Goats/kidding

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Question
QUESTION: I have 2 does which have always bred and kidded within a couple days of each other. Last fall they were bred on Oct 15 & 17. The first goat kidded last Saturday. The second goat has not kidded yet and is not in labor but is huge.
She did have a little mucus discharge yesterday and she was quietly "talking" about being uncomfortable so I expected something to happen by now. Last night and this morning she wouldn't stand up to eat or drink (but when I brought it to her, she did eat/drink lying down). She is 7 years old. Is there anything I should do?
Thank you so much for taking time to answer questions!
Sincerely, Cathy

ANSWER: Are they both the same age? What hay/feed do you have them on?  The mucous discharge you saw is most likely the mucous plug, which for does with multiple kids generally pops out a day or two before kidding.  Pregnancy can go from 150 to 165 days without issues and each doe is different, even though they kidding close to each other last time.  Age, hormones, selenium level, and other items can change the pregnancy length.  I am glad she is eating and drinking for you.  Since you have good dates, and she should have matured kids ready for deliver, you could go in and see if she has a closed cervix or if she might have a breach kid which causes the doe not to be able to get her hormones for kidding to kick start.  I take it her pelvic ligaments have gone and when she stands her sides are sunken in, both which indicate kidding within 36 to 48 hours.  Hope this helps - let me know - Donna - you are welcome to call me to if you'd like at 360-742-8310.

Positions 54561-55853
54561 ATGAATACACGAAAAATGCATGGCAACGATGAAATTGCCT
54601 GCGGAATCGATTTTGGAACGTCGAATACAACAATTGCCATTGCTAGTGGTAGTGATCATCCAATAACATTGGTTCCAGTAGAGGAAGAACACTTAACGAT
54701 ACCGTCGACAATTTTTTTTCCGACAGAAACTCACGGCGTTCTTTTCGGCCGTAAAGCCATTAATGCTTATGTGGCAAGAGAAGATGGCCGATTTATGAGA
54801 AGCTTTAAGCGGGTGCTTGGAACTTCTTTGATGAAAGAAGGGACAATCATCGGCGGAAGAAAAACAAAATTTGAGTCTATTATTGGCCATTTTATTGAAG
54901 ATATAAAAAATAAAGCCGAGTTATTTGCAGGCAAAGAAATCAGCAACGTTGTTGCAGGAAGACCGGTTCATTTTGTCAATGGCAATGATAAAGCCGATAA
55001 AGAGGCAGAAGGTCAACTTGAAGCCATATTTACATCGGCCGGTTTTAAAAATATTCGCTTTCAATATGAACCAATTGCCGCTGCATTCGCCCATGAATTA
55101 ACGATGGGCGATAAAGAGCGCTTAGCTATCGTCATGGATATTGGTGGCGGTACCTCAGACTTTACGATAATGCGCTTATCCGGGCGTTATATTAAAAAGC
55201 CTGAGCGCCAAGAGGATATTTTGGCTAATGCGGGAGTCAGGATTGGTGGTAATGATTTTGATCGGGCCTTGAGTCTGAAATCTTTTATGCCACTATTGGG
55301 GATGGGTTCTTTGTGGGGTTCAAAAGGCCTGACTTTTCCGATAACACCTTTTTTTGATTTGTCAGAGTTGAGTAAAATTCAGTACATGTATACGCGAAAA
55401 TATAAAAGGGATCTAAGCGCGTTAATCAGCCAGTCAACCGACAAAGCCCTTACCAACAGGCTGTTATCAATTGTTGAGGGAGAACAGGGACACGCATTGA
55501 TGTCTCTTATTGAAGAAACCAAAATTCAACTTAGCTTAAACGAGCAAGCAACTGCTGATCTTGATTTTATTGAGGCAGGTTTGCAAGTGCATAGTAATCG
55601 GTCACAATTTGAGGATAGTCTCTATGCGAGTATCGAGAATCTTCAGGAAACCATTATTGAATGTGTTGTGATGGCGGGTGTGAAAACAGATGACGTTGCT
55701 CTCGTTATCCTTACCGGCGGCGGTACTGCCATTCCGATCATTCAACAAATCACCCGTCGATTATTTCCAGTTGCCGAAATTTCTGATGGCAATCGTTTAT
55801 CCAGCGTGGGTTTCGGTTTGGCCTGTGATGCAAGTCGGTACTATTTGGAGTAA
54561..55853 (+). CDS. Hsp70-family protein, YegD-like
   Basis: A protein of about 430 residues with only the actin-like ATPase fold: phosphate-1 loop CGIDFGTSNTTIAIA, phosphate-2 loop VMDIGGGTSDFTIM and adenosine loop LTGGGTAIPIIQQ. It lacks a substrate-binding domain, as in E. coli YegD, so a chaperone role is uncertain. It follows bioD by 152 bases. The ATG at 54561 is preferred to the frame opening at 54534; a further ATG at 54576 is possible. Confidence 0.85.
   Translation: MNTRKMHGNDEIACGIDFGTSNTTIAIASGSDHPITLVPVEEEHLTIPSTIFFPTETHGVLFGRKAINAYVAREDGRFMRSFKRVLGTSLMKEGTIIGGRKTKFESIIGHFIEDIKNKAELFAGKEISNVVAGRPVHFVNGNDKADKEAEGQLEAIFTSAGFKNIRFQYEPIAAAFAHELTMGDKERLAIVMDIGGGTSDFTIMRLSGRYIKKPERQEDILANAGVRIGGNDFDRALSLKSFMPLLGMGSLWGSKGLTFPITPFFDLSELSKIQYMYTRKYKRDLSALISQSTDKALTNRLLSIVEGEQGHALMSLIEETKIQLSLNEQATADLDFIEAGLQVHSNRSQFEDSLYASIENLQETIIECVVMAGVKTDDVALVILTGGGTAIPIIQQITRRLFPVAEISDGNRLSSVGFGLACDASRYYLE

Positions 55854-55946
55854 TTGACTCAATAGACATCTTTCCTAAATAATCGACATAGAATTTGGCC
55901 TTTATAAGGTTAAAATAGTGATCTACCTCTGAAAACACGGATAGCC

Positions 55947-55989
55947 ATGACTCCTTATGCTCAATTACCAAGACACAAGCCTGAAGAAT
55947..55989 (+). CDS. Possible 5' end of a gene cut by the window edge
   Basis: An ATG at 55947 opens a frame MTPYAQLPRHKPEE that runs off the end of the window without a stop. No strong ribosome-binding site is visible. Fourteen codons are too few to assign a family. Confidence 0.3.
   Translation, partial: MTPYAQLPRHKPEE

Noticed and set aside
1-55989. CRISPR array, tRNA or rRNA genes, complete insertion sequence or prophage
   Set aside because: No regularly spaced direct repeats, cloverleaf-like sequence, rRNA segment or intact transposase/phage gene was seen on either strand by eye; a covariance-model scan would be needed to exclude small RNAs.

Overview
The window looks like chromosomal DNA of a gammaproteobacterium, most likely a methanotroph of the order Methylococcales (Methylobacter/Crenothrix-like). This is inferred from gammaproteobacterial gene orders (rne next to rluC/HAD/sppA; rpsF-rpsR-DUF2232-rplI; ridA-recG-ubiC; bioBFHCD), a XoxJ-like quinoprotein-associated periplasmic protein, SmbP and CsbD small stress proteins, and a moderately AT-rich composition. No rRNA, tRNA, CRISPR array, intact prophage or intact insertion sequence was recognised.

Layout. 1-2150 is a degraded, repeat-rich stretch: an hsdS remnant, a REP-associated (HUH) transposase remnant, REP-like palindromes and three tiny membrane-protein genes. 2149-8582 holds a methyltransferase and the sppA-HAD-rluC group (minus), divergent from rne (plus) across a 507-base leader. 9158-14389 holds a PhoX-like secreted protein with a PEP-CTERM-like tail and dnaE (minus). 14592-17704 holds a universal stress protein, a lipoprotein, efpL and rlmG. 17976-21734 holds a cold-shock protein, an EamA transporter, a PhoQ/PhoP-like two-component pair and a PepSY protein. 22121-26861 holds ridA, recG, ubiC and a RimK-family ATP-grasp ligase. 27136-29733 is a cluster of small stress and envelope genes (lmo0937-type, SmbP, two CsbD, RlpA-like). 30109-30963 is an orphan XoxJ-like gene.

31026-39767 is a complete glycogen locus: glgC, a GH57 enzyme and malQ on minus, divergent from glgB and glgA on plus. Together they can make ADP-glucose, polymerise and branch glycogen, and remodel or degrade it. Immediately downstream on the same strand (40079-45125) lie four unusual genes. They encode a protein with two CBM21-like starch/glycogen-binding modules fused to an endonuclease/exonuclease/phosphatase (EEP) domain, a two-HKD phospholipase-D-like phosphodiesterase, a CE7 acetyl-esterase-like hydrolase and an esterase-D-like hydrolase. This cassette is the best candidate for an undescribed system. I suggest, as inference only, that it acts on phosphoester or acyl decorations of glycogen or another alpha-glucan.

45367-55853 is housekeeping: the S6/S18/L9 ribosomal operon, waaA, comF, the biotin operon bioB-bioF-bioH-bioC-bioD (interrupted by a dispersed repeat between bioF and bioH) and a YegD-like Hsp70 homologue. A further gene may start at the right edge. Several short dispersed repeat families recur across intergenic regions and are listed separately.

---------- FOLLOW-UP ----------

QUESTION: Thank you, Donna! It's such a relief to have someone to ask when I'm worried about my goats! I thought I'd let you know what happened... Labor started today--early afternoon she was having contractions, pushing, etc. and then things seemed to stall out. I tried to feel for the kid but was afraid to go in very far. So I called the vet (he was a back-up for my normal vet). He came and delivered the kids. The first one was breech and had died. The 2nd one lived and the 3rd one had also died.
Do you think the doe needs an antibiotic or pessary or anything? It was a hard birth process and not sterile. The vet said everything should flush out with the afterbirth. She did expel the afterbirth although there is still a bunch of goo hanging out. She is standing up and has eaten and drunk some.
Thanks again for taking time to answer questions!
Sincerely, Cathy

ANSWER: Sorry she had such trouble.  The breech kids always cause issues. Glad you had a vet you could call.  Even if the vet was careful/sterile, I still would cover the doe to protect from possible infection - I use penicillin (over the counter) given at 3 cc/100 pounds body weight twice a day for 5 days; during this time she also needs to be on probiotics - powder/gel/yogurt, whichever you have available - once a day.  Would offer her warm molasses water for energy.  Glad she is eating and drinking.  Glad she passed the afterbirth.  Hope this helps - Donna